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Fall related injuries in elderly patients in a tertiary care centre in Beirut, LebanonFall-related Injuries in Elderly Patients: A descriptive study from the emergency department of a tertiary care center in Beirut, Lebanon p. 142
Raed A Ismail, Rayan H El Sibai, Alik V Dakessian, Rana H Bachir, Mazen J El Sayed
DOI:10.4103/JETS.JETS_84_19  
Context: Falls cause significant morbidity and mortality, constituting 38.9% of trauma visits to the emergency department (ED) in Lebanon. Elderly have increased risk of falls due to co-morbidities. Injury-related deaths are most common in developing countries, and few studies have examined falls internationally. Aims: Describe characteristics, injury patterns, and outcomes of elderly treated for fall injuries at a tertiary care center in Lebanon. Settings and Design: Retrospective observational chart review of elderly presenting after a fall to the ED. Subjects and Methods: Retrospective observational study of elderly (≥65 years) patients who presented to the ED at a tertiary care center in Lebanon with the chief complaint of “fall” over a 6-year period. Statistical Analysis Used: Descriptive analysis. Results: Two hundred and thirty-five patients were included; mean age was 78.1 (±7.2) years with female predominance (60.5%). Falls occurred at home (99.2%) and from ground level (96.4%). Patients presented by private transport (85.8%). The initial impact was to the head in 31.2% of patients with 47.8% on antiplatelet/anticoagulation therapy. Imaging includes extremity X-ray (46.6%) and head/cervical spine computed tomography (39.5%). Dispositions included home (58.9%), regular floor (23.3%), operating room (7.9%), and intensive care unit (5.9%). Pelvic/hip repair was the most common surgical procedure. Most injuries were nonlife-threatening. Overall mortality was 2%. Conclusions: Falls have a high impact on the elderly population in Lebanon, with most occurring at home, resulting in pelvic/hip injuries and a mortality of 2%. There is a need to implement multifaceted fall prevention programs to mitigate such injuries and improve patient safety and outcomes.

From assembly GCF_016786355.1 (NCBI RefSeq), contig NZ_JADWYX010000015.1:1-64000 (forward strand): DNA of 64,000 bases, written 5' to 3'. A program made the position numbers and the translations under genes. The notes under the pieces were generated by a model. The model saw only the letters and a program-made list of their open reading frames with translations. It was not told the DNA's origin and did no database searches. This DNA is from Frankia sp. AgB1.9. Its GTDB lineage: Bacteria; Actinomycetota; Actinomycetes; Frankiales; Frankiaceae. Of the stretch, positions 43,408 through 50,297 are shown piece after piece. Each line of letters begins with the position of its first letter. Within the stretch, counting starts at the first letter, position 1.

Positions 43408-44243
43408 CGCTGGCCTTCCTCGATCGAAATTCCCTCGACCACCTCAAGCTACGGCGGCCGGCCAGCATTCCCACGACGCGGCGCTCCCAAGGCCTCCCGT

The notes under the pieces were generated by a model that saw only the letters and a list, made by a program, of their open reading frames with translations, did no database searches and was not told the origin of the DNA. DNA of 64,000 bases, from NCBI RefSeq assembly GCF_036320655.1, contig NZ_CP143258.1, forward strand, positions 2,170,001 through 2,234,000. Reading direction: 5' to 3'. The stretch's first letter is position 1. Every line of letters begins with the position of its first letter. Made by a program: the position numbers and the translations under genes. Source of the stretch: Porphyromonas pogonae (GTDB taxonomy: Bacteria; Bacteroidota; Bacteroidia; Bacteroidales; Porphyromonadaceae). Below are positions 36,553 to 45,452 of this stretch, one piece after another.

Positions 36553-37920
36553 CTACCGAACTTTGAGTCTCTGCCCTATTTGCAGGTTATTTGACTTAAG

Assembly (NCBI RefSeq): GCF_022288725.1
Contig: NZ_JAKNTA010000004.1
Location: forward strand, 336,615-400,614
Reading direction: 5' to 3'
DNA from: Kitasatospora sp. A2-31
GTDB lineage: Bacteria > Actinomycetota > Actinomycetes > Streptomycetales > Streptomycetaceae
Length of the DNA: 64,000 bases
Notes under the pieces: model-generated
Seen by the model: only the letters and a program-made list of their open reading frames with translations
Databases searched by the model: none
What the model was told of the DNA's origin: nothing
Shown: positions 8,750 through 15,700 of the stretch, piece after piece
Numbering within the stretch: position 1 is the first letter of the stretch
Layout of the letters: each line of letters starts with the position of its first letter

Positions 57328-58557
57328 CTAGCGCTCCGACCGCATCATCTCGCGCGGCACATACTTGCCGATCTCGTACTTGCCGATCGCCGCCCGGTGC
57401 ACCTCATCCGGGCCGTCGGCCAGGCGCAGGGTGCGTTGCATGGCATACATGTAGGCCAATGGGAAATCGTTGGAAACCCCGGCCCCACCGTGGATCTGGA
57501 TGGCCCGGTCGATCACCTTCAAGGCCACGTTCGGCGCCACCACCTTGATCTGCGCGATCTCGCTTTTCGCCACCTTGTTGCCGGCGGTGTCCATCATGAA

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Pediatric risk of mortality III score – Predictor of mortality and hospital stay in pediatric intensive care unit p. 146
Amarpreet Kaur, Gurmeet Kaur, Shashi Kant Dhir, Seema Rai, Amanpreet Sethi, Avneet Brar, Paramdeep Singh
DOI:10.4103/JETS.JETS_89_19